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09 August 2008

VanityFilter: should I get a facial? [More:]... Of the beauty salon type, in case your mind is in the gutter.

So I'm not normally a fan of primping, but I've been recoverin from surgery and as a treat for getting better I now have OMG new hair! And it feels great. I feel like more treats, and my local salon (which did a great job on my hair) is doing half price facials. As I've never had one before, I don't know what to expect - will they be gentle (I'm prone to redness)? Any nice descriptions welcome.. as well as any advice.g

You can tell them to be gentle. A good esthetician will ask you about your skin before he/she starts, and you can mention any concerns you have. In my experience, a facial is relaxing, makes you feel pampered, and leaves you feeling pretty. Plus, you can learn good stuff about your skin!
posted by Specklet 09 August | 17:26
Do you enjoy just winding down and relaxing? Then hells yeah - it's a great thing for your skin and can last for weeks (and become a regular habit like my mom who swears by good facials). I have a hard time lying still under a twenty minute facemask and cucumber thingie while listening to whalesongs, or enya or some other crap and gets real antsy under that part but pain my way through out of pure vanity on rare occasions. It does make yor skin so much better for a long while.
posted by dabitch 09 August | 17:41
(I really like the part wher ethey clean your face and massage in creams, oh, touchy felly massegy pampering - lurlevy!) Also, I have sensitive skin they spot that a mile away and go real easy on you if they're pro's.
posted by dabitch 09 August | 17:43
The answer to that question is always YES!

And you can mention to them your skin is sensitive although they'll probably be able to tell.
posted by gomichild 09 August | 17:58
Judging from the men's version of a facial (shave, hot towels, etc.), you definitely should.
posted by Ardiril 09 August | 18:19
A good esthetician

can we kill this term before it grows? It's right up there with 'sanitation engineer.' There's hairdressers, there's makeup artists, there's manicurists. There are no 'estheticians.'
posted by jonmc 09 August | 18:33
posted by essexjan 09 August | 18:38
posted by box 09 August | 18:55
what was the matter with 'beautician?'
posted by jonmc 09 August | 18:59
I am definitely a non-expert, but isn't 'esthetician' a subset of 'beautician'?
posted by box 09 August | 19:11
There's a difference between the two. There's a lot more science involved in cosmetology these days and an esthetician is trained to do such things as microdermabrasion, laser and chemical peels and other technical treatments, as well as ordinary facials. A beautician isn't trained to do those things but would be trained to give facials (which basically involve massaging lotions into your face).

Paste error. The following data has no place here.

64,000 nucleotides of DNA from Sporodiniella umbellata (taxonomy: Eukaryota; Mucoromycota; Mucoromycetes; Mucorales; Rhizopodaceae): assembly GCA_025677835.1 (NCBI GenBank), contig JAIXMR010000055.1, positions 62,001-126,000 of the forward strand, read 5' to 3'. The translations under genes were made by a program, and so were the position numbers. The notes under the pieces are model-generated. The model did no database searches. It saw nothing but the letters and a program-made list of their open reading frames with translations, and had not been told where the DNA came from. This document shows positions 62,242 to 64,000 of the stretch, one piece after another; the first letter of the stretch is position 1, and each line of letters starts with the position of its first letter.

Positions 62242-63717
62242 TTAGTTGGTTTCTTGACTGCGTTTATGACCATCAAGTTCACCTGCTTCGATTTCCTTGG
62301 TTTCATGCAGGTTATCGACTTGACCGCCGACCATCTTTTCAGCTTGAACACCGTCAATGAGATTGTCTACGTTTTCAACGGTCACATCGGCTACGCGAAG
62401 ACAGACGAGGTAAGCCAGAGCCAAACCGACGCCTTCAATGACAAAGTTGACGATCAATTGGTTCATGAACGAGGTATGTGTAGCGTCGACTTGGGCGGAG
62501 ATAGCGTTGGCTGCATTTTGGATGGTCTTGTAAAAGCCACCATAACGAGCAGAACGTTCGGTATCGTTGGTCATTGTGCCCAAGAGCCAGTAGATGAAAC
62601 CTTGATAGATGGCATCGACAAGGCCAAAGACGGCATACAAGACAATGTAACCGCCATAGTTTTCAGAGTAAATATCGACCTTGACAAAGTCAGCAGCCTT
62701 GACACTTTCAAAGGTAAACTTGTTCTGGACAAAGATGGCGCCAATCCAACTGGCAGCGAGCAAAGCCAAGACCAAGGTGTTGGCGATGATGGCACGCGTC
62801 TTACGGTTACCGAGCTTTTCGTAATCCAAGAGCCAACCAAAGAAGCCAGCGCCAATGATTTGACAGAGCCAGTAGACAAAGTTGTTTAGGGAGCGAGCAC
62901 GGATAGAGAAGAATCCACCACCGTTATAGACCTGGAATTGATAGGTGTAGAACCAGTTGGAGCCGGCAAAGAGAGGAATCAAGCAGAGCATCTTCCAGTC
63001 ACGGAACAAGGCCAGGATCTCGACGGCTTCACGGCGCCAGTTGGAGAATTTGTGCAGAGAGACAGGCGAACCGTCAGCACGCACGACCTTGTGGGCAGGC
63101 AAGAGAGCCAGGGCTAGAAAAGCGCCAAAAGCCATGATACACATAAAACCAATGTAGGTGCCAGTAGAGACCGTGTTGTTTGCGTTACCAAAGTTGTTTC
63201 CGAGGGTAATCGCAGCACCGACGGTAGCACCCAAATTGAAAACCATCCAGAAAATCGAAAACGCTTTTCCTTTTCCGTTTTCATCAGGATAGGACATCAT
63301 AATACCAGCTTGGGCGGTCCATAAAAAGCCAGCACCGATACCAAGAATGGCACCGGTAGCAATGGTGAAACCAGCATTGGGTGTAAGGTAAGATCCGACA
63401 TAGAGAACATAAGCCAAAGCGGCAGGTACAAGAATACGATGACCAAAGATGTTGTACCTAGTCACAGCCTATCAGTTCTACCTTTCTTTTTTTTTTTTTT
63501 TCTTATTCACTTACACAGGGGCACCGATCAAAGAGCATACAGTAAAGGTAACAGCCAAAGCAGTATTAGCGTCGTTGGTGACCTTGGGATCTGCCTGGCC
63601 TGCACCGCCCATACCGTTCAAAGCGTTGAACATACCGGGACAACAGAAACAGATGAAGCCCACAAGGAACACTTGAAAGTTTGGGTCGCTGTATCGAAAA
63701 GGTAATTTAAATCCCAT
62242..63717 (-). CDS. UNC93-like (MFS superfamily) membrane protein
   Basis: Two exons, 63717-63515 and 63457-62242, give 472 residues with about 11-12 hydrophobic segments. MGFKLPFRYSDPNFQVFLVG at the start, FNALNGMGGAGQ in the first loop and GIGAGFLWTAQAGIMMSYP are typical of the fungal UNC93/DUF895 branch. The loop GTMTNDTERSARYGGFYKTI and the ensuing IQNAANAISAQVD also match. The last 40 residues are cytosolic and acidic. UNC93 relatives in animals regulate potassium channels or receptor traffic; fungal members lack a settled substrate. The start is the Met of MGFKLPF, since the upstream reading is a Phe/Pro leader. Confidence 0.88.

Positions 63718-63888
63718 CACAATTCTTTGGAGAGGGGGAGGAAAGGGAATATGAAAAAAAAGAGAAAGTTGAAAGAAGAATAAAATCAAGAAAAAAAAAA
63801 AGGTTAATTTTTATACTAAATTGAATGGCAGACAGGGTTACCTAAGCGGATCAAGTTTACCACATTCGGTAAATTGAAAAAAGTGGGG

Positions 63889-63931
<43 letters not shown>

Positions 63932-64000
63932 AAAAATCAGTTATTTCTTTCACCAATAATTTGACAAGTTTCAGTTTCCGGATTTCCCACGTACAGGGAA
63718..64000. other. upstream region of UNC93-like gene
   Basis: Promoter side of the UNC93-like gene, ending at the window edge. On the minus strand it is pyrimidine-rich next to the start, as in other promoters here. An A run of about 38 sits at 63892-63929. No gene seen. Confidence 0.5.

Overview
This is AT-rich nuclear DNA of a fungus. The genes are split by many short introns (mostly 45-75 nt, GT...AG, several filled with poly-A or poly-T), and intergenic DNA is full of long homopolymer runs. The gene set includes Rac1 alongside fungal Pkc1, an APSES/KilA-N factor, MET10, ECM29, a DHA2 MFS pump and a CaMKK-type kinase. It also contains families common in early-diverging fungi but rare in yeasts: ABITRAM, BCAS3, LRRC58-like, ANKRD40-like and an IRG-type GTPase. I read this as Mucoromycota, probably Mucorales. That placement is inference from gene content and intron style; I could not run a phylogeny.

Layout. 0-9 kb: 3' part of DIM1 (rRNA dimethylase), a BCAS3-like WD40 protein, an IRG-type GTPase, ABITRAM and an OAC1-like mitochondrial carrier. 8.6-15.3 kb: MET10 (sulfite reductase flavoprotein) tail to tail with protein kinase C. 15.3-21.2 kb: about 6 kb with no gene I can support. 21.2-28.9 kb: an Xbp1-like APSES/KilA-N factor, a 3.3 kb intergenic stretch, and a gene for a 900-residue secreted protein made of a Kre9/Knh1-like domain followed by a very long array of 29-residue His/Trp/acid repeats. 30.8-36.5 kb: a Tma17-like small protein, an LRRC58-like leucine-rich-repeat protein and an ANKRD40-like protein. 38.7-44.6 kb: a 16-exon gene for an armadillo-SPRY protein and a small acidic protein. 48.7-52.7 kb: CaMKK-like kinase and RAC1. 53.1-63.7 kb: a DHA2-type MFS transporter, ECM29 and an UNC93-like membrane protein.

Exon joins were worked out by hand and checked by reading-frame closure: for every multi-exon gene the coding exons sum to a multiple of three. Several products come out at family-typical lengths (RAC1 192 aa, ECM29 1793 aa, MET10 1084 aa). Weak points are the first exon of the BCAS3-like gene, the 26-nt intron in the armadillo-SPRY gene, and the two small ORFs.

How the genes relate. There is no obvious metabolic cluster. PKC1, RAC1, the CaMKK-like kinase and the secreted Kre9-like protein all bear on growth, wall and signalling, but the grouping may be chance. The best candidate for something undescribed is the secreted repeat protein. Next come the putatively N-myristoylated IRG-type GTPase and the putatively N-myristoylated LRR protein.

posted by essexjan 09 August | 19:13
jonmc, there is a huge market for spa services like facials, peels, body wraps and such, and this is what an esthetician does. There is a separate license. I've thought about getting my esthetician license to work under a plastic surgeon or dermatologist. There are RNs that are also estheticians, it's a niche. You can do chemical peels and other spa services with RN pay. I think it would be a fun job. Every client or patient that is there wants to be there. Anyway...

I love facials. They are relaxing and wonderful and you feel like you're doing something good for your skin. I always choose facials over massage.
posted by LoriFLA 09 August | 19:16
Yeah, I guess it is a subset of beautician.

I or any other Joe can walk in off the street and obtain an esthetician license only. This is a person that is trained in skin care only. She doesn't do hair. She doesn't do nails (although I'm sure she may learn about nails in a clinical sense). She does skin only.
posted by LoriFLA 09 August | 19:21
Well, then I am no longer a clerk in a bookstore. I am now a literatician.
posted by jonmc 09 August | 19:24
You are a literatician. It suits you.
posted by LoriFLA 09 August | 19:25
My bartender wishes to be called an inebriatician.
posted by jonmc 09 August | 19:30
People like that stuff. We're hiring somebody right now. And, while the job is basically 'clerk,' the title is 'library assistant i: a/v manager'(this for a part-time employee whose only responsibilities besides sitting at the circulation desk (oh, man, there's another one) are fixing the cases when they get broken and calling people when they return something with a piece missing). To build on the work of dudes like Paul Fussell and Neil Postman, that's a move from one syllable to twelve. Syllables--maybe that's what they like about it.
posted by box 09 August | 19:35
People like that stuff.

People are weird. I believe that any job that can't be summed up in one word is usually some kind of bullshit.
posted by jonmc 09 August | 19:38
I wonder if there are any esthetician/librarian jobs out there. I think I'd enjoy listening to ambient music all day as I built a client database or created training materials or put the beauty products in order or whatever. Would salon customers consider readers' advisory a value-added service?
posted by box 09 August | 19:46